When paleontologists Jack Horner and Bob Makela named a large hadrosaur that had been found among eggshells and nests in 1979, they called it Maisaura, the “good mother reptile.” The name suggested that the young of this genus were raised with motherly love. Producing eggs would be energetically expensive, and caring for the nest would have helped mothers get a better “return” on their reproductive investment. But what about the fathers?
Egg-laying vertebrates have a variety of reproductive strategies. In some species, males mate with many females and provide almost no parental care, while in others females reverse the roles, leaving their eggs with the male to raise the young alone. In still others, males and females both contribute to raising their young. Different dinosaurs probably exhibited a variety of reproductive behaviors just like living vertebrates.
In a paper released in the journal Science last week, researchers suggested that some dinosaurs found sitting on nests—small theropods of the species Oviraptor, Citipati, and Troodon —might have been males, not females.
How could they tell? Eggs are nutritionally expensive to produce, and like birds, female dinosaurs required calcium and phosphorus to produce egg shells. The source for these minerals came from medullary bone, a spongy looking type of bone lining the inside of the shafts of long bones like the femur. Medullary bone has been found in other dinosaur species like Tyrannosaurus, Allosaurus, and Tenontosaurus. If the dinosaurs on the nests showed evidence of this kind of bone, then they could be identified as females.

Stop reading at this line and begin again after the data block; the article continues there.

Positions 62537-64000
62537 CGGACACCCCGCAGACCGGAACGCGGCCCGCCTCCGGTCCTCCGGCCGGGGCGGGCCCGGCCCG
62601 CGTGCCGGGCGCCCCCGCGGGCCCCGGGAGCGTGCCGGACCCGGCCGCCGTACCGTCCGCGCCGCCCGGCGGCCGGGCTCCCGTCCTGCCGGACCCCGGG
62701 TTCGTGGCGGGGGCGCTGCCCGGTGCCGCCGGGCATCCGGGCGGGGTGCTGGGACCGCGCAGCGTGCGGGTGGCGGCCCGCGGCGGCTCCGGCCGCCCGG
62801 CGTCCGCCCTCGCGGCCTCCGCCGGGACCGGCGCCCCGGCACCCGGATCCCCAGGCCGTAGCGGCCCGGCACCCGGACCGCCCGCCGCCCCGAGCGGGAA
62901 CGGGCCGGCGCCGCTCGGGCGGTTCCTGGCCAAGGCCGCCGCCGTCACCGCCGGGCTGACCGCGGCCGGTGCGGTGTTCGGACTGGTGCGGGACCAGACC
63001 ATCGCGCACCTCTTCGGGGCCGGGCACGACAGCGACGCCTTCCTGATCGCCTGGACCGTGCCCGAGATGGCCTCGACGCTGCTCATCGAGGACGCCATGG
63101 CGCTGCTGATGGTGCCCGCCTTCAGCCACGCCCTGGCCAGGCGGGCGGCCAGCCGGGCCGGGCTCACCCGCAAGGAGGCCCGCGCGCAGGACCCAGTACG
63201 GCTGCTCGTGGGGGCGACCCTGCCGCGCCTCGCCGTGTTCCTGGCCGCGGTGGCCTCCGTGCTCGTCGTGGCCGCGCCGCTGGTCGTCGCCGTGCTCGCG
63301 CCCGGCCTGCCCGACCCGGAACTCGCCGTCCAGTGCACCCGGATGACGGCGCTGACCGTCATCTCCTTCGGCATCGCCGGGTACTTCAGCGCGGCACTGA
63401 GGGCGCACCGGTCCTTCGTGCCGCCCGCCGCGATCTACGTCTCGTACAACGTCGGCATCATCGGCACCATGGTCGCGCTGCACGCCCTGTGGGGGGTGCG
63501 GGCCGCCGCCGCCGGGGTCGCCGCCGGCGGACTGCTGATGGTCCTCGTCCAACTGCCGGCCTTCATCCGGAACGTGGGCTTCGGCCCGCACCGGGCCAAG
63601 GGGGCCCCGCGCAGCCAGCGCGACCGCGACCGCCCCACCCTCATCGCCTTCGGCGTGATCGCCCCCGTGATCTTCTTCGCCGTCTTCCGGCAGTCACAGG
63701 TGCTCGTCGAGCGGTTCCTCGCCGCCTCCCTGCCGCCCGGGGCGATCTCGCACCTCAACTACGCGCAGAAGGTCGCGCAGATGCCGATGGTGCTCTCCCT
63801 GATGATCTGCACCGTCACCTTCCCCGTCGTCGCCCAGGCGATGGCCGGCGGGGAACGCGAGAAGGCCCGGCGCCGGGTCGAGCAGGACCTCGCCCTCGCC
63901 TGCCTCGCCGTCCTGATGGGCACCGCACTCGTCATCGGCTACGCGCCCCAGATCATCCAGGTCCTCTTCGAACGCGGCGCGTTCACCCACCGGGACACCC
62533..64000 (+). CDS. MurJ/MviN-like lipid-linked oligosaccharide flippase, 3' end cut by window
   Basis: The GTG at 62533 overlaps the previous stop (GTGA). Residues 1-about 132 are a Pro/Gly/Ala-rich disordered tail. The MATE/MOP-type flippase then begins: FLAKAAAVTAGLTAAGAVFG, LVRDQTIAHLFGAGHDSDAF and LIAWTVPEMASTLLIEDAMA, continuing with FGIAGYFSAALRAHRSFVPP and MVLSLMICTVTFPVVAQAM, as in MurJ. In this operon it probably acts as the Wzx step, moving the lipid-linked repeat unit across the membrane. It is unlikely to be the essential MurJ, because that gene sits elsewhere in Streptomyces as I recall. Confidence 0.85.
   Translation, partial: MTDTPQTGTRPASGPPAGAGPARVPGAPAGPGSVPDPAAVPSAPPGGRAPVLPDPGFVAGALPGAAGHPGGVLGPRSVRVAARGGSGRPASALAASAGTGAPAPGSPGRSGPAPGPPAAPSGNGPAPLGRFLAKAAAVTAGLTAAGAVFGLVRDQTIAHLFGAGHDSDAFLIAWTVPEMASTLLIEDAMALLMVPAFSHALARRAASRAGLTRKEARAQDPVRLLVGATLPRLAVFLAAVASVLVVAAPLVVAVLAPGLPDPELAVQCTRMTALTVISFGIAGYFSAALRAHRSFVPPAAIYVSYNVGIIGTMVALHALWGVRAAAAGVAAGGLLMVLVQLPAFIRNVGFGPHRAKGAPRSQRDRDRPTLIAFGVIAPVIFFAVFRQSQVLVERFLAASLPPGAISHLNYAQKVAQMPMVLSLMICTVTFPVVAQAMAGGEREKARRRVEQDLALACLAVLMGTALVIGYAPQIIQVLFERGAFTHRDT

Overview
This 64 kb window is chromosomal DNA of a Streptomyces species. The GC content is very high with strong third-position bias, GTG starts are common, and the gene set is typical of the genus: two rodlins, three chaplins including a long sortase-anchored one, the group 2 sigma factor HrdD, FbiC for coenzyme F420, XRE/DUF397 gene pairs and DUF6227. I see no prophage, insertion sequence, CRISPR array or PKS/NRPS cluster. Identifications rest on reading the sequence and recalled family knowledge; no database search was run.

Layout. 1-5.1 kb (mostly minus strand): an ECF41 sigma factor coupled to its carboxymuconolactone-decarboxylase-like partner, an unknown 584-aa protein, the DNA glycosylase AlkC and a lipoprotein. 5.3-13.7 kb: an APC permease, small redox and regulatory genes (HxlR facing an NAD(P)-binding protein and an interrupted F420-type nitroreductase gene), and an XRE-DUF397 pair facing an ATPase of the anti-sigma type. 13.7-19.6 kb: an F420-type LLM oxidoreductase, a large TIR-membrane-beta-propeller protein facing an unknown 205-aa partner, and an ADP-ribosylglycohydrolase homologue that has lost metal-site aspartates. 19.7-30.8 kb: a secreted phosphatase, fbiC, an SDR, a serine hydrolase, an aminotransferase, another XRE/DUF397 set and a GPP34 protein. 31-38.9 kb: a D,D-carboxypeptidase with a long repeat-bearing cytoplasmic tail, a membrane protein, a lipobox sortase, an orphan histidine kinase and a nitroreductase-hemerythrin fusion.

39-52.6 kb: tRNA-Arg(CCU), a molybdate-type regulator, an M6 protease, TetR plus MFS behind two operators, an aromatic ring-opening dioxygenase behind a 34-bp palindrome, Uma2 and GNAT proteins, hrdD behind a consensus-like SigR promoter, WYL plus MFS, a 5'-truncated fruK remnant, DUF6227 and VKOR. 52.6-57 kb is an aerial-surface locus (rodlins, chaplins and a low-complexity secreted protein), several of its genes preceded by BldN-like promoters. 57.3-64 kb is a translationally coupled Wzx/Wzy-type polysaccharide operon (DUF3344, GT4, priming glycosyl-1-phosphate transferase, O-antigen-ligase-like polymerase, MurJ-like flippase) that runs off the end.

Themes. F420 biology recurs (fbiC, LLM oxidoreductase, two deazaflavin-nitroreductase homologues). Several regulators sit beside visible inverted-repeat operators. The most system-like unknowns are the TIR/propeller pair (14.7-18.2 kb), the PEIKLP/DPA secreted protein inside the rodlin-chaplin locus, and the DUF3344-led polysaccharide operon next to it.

When the researchers looked at the cross-sections of femurs from the nesting dinosaurs, they found no medullary bone and little sign of the bone remodeling that goes along with egg formation. What could this mean? There are several possibilities.
One is that the dinosaurs on the nests were females, but they had a different pattern of bone transformation that obliterated the evidence as to their sex. Another is that the dinosaurs on the nests were non-reproductive females — individuals past their prime or not yet laying eggs. This might mean that females cared for the eggs of a mother or sister.
This would have raised what is known as their inclusive fitness, for even if they can’t reproduce themselves, some of the genes they share with their relative can be passed on by helping their kin. It is presently impossible to confirm this. The conclusion of the authors, however, is that the individuals on the nests were male. Given that the results were consistent across individuals from several different genera, making it seem more likely that the same phenomenon was occurring over and over, and given what is seen in birds, the simplest explanation is that the brooding dinosaurs were males.
Oviraptor, Citipati, and Troodon are all maniraptorans, closely related to the dinosaurs that give rise to birds. If the dinosaurs sitting on the nests are really males, then male parental care may have been another trait that appeared in dinosaurs first and was then passed on to birds, where it was modified in many different ways. This hypothesis raises further questions, though.
Did females sit on the nests, too? Did they contribute to raising the offspring, or did they leave males to raise the young alone? What sort of mating system did these dinosaurs have? Further discoveries will be needed, but the present study is a wonderful meld of behavioral observations with breakthroughs in dinosaur bone analysis.